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Research article2007Peer reviewed

A 3-year field evaluation of pasture rotation and supplementary feeding to control parasite infection in first-season grazing cattle - Dynamics of pasture infectivity

Larsson A, Dimander SO, Rydzik A, Uggla A, Waller PJ, Hoglund J


A 3-year grazing trial (2002-2004) was conducted on a commercial beef cattle farm in south-central Sweden to assess different methods of parasite control. This paper focuses on the dynamics of the free-living larval stages, whereas data on performance and within-host parasitological variables are presented in a complementary paper. Each year in May, 4 groups of 10 first-season grazing (FSG) steers were turned out on to separate 2 ha paddocks and subjected to the following strategies: (1) spring turn-out on to pasture which had been grazed the previous year by second-season grazing (SSG) steers (paddock RT), followed by a move to aftermath (paddock AM) after 10 weeks (mid-July), (2) supplementary feeding with concentrate and hay for 4 weeks following turn-out (paddock FD), set stocked, (3) untreated control (paddock UT), set stocked and (4) anthelmintic treated control (paddock DO), set stocked. All paddocks were assigned a new set of FSG cattle each year whereas the treatments remained the same. Pasture infectivity were monitored partly by two tracer calves that grazed each paddock along with the FSG calves for 3 weeks after turn-out and prior to housing, partly by analysis of herbage samples for infective lar vae (U) that were collected from each paddock at monthly intervals between April and October. The predominant genera found were Cooperia and Ostertagia. Tracers grazing paddock RT overall harboured less worms, and in particular less Ostertagia spp., and tracers grazing paddock AM in mid-July harboured insignificant numbers of nematodes compared to tracers on the FD and UT paddocks. Although total worm counts varied between groups, smaller numbers were generally observed early in the grazing-season (May), compared to close to housing (September) when inhibited early L4 larvae were almost exclusively found. Results observed from herbage samples showed high numbers of L3 in spring before the time of turn-out, compared to around housing. In conclusion, the rotation control strategy showed promising results and provided a turn-out pasture that was 'nematode safe' to FSG cattle the following spring, whereas the feeding strategy failed as applied in this experiment. (c) 2006 Elsevier B.V. All rights reserved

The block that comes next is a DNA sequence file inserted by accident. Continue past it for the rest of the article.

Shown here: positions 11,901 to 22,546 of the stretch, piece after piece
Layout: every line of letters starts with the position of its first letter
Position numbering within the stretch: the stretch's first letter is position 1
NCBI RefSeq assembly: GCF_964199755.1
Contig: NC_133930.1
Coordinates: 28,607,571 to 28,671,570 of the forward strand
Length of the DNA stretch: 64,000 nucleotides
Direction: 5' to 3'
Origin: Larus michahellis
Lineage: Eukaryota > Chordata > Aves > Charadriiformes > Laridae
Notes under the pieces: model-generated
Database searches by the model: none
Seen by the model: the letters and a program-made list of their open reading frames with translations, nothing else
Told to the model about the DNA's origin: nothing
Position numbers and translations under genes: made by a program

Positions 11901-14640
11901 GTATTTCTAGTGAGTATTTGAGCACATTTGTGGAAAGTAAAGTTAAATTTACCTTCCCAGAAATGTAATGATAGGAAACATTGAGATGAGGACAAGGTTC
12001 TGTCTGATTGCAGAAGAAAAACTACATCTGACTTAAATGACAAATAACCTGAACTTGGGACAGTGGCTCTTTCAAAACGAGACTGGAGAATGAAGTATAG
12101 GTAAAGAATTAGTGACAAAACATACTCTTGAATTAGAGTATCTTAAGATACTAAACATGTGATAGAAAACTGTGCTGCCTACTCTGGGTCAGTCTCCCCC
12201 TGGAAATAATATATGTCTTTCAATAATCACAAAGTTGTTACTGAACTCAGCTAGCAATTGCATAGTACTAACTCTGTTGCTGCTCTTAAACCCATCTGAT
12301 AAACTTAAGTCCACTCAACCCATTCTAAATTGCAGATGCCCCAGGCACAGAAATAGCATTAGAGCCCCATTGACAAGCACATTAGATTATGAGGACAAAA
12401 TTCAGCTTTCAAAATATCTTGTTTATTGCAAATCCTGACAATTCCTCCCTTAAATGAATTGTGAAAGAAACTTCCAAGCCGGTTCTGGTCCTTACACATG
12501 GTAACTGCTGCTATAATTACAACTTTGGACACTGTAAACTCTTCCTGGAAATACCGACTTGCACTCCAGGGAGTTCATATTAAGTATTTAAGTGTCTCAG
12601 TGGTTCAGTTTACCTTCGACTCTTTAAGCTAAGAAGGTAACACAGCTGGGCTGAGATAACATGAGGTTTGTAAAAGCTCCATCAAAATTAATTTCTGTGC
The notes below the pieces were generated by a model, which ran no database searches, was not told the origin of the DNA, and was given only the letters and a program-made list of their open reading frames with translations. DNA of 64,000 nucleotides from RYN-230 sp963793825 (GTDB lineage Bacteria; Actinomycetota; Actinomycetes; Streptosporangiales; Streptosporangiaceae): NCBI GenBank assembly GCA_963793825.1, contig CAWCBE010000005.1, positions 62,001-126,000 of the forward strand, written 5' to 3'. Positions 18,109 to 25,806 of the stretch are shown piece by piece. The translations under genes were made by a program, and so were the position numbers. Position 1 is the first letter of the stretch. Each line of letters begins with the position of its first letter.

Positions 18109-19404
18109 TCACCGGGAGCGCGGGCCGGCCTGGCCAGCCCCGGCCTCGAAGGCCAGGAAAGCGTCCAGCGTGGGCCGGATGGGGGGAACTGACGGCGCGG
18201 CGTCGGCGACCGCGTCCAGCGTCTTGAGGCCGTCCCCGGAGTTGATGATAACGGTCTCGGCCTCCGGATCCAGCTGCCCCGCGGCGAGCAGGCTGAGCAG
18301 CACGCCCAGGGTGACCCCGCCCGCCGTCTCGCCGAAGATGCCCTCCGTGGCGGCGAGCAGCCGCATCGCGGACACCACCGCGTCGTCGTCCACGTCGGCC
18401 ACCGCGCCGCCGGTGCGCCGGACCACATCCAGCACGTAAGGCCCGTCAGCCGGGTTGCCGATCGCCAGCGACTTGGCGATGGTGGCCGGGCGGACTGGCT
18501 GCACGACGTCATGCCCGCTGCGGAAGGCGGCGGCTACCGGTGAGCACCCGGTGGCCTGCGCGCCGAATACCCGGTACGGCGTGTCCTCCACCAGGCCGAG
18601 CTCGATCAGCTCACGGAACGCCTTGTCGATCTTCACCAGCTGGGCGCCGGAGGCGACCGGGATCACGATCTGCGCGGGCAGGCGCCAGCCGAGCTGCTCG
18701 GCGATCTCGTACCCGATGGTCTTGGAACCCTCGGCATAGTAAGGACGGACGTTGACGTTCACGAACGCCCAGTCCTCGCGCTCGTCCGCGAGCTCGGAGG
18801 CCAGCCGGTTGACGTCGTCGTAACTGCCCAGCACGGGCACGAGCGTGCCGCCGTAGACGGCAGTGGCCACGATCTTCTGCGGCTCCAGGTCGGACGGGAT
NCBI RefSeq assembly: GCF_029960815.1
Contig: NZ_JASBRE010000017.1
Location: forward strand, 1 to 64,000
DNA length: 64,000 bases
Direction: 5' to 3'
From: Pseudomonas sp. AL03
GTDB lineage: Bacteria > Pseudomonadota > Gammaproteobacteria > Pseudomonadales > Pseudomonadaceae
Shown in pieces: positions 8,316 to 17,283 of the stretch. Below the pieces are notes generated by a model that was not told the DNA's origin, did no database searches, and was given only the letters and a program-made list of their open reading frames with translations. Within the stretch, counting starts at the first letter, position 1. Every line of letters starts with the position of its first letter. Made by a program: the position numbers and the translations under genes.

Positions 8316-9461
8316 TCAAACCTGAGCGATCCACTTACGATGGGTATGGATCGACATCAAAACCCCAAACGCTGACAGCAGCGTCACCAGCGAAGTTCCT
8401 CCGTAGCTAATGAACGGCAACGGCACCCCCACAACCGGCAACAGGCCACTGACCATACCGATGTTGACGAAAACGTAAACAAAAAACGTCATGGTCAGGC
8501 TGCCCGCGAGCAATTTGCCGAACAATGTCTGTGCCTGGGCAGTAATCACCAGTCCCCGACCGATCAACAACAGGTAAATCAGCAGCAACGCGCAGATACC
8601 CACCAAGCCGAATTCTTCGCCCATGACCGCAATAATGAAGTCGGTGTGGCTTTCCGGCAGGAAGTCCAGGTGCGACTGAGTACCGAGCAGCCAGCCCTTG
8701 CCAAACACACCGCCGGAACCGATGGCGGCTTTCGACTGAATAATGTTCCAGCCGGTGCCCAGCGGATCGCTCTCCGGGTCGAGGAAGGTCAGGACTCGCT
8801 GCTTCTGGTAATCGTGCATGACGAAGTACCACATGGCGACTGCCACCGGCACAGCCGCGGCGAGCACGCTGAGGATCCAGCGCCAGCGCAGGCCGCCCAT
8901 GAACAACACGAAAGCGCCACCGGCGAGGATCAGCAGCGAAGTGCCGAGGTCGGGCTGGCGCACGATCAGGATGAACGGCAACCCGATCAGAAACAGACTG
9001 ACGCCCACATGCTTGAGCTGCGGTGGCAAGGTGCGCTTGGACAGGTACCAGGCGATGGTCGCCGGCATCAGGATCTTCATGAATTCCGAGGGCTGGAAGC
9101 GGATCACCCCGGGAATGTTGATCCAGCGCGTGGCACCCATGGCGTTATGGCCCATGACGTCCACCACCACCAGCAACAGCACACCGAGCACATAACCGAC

Published in

Veterinary Parasitology
2007, Volume: 145, number: 1-2, pages: 129-137